True Crime Books by Jason Lucky Morrow

Welcome to HistoricalCrimeDetective.com [Est. 2013], where you will discover forgotten crimes and criminals lost to history. This blog is the official website for true crime writer Jason Lucky Morrow, author of four books including the popular series: Famous Crimes the World Forgot, Volume I and Volume II. Please follow us on Facebook, for updates. Contact me here for questions or comments.


William M. Fredericks, Murderer, Bank and Stage Robber

Story by Thomas Duke, 1910
Celebrated Criminal Cases of America
Part I: San Francisco Cases

William M. Fredericks came to California in 1890. He worked for a short while as a barber in Shasta County. In the spring of 1890, he robbed a stage in Mariposa County and was sentenced to three years’ imprisonment at Folsom. While incarcerated, he became friendly with convicts Frank Williams and Anthony Dalton, and shortly after being discharged, he furnished the weapons with which the jailbreak, headed by George Sontag, of the Sontag and Evans gang, was attempted on June 27, 1893, in which three prisoners were killed and several wounded. (See history of Sontag and Evans for particulars.) A few days after this, he shot and seriously wounded J. T. Bruce, a brakeman at Gold Run, Placer County, and two days later he slew Sheriff Pasco of Nevada County, at Grass Valley, as he was under the false impression that the sheriff was about to arrest him.

A circular was issued giving a description of Fredericks, and offering a reward for his capture.

On March 14, 1894, Fredericks arrived in San Francisco, and on the same night went out to Golden Gate Park and there held up and robbed a young man from Truckee named Martin Smith. After procuring $150.00 and a gold watch and chain, he struck his victim over the head with his pistol. Smith uttered a cry of pain and started to run, when Fredericks fired at his head, but Smith had placed his hand to his wounded head and the bullet penetrated his wrist.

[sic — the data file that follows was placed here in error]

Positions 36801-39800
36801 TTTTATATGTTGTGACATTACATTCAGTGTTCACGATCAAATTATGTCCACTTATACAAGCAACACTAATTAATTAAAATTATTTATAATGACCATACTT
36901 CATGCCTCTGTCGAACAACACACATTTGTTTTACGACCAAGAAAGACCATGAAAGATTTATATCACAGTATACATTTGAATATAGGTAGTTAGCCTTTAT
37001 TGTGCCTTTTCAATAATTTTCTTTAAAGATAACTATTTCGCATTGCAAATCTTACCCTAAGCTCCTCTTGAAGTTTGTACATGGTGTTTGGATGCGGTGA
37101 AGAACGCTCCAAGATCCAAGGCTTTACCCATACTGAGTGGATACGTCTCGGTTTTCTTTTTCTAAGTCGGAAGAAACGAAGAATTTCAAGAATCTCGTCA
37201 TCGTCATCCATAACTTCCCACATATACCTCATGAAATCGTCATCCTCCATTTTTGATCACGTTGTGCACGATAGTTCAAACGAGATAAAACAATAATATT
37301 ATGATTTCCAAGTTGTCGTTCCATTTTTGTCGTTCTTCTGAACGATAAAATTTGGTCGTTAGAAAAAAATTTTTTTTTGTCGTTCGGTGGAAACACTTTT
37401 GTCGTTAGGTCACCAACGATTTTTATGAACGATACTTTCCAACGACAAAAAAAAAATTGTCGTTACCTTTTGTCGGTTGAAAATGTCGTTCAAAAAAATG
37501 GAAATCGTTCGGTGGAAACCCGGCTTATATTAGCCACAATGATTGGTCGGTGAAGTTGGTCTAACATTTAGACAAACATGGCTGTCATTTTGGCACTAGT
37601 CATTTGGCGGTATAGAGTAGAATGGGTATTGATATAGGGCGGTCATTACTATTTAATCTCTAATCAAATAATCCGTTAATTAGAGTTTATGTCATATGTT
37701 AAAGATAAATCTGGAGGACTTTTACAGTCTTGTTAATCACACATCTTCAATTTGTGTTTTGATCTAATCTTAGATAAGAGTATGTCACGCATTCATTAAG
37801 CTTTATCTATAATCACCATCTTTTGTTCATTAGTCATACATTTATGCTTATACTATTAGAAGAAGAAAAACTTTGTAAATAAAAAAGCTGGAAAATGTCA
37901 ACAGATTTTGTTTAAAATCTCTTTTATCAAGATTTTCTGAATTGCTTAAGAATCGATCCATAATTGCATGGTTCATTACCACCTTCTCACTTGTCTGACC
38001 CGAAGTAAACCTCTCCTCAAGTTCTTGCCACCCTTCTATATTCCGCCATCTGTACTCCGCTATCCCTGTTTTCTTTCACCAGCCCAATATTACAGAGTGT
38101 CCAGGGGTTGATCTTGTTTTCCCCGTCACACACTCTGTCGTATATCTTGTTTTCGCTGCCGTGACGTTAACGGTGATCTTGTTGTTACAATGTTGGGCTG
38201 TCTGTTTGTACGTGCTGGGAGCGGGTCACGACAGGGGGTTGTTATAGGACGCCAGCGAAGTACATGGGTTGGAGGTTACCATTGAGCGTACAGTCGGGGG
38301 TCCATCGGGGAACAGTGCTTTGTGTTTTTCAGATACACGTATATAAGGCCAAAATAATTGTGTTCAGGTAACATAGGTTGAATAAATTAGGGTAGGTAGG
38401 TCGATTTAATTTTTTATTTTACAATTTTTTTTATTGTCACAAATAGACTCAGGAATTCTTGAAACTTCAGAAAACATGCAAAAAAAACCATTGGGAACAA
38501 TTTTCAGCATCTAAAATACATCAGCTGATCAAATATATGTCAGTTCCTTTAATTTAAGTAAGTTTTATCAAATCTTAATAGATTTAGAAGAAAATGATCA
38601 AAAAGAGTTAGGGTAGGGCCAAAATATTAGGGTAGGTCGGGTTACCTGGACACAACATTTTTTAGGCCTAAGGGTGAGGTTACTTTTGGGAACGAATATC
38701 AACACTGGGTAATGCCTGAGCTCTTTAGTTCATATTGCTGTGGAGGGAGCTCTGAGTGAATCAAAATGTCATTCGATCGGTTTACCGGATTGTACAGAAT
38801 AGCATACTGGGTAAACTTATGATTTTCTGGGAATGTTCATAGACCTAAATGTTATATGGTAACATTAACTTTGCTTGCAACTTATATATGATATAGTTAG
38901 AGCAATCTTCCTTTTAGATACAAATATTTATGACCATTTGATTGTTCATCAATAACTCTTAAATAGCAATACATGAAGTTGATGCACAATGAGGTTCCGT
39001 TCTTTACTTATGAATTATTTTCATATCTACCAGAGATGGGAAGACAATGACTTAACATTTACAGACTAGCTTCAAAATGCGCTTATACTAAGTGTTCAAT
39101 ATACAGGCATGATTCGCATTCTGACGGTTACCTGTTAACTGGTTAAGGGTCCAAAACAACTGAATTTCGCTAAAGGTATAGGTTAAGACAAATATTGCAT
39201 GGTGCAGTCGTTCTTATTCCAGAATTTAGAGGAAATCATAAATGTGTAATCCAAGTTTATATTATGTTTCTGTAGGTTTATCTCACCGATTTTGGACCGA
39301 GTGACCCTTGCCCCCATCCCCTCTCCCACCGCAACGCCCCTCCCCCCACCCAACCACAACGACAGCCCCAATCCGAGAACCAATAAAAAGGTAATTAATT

On March 23 Fredericks entered the San Francisco Savings Union Bank at Market and Fell Streets, about the noon hour, and drawing a revolver he commanded the cashier, William A. Herrick, to hand out the money. Instead of doing so, Herrick reached for a pistol, but as he did so Fredericks shot him dead. At this instant another clerk fired at Fredericks, and although the bullet missed him it shattered a pane of glass, a splinter of which flew into Fredericks’ eye, permanently ruining it. The robber then fled up Market Street to Twelfth and crawled under a building.

Police Officer W. J. Shields gave chase, and as he started to crawl under the building Fredericks aimed his revolver at him and told him to stop or he would be killed. The brave officer did not hesitate, but continued and placed the desperado under arrest. When his picture appeared in the paper, Martin Smith at once recognized it as the likeness of the man who assaulted and robbed him in Golden Gate Park.

On March 24 he called at the jail and positively identified him. Fredericks then made a complete confession to Detective John Seymour of his whole criminal career.

He was convicted on the charge of murdering Cashier Herrick and was hanged in San Quentin on July 26, 1895.

Bank Robber William M Fredericks executed for murder in 1895

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